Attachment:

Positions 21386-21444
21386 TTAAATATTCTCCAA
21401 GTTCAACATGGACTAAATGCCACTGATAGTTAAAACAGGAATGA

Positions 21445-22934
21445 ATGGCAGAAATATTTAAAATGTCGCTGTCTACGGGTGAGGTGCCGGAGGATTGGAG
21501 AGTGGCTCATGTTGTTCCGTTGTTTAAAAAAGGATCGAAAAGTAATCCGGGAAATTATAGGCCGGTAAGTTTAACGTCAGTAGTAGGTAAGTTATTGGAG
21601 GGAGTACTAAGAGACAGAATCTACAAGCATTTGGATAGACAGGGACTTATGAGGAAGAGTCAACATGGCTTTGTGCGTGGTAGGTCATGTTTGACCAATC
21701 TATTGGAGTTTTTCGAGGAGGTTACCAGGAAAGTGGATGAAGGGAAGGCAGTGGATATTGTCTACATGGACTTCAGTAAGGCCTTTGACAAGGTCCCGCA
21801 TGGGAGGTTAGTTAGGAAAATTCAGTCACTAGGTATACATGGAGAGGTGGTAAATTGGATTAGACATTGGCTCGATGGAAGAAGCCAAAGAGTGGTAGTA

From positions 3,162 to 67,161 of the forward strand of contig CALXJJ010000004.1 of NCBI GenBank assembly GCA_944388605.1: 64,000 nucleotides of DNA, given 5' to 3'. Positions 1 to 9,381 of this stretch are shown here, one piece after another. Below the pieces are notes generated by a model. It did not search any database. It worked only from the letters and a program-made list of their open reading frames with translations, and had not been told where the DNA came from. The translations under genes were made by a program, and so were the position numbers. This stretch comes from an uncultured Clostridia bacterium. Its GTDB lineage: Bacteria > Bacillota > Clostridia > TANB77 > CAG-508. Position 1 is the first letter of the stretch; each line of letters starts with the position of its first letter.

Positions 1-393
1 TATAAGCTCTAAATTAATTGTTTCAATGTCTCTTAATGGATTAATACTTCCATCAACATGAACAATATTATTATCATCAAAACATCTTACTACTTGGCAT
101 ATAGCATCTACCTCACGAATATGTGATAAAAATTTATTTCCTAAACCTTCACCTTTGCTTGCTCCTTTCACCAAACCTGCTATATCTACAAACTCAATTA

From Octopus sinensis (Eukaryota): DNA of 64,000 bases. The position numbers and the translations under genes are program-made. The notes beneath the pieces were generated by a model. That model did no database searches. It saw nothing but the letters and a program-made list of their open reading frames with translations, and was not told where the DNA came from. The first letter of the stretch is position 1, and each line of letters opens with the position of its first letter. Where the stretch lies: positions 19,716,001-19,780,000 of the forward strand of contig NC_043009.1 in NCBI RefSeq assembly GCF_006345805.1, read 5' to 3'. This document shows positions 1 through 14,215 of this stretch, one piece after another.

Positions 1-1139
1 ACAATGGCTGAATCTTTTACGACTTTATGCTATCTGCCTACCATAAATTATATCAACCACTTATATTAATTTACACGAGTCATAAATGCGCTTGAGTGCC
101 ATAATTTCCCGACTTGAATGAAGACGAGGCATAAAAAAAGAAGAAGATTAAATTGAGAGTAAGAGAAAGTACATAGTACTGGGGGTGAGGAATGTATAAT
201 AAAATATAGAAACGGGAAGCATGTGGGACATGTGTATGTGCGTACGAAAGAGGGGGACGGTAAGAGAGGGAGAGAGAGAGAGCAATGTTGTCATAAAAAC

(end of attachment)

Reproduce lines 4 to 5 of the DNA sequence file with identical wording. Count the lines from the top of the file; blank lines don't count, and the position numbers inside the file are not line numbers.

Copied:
Positions 21445-22934
21445 ATGGCAGAAATATTTAAAATGTCGCTGTCTACGGGTGAGGTGCCGGAGGATTGGAG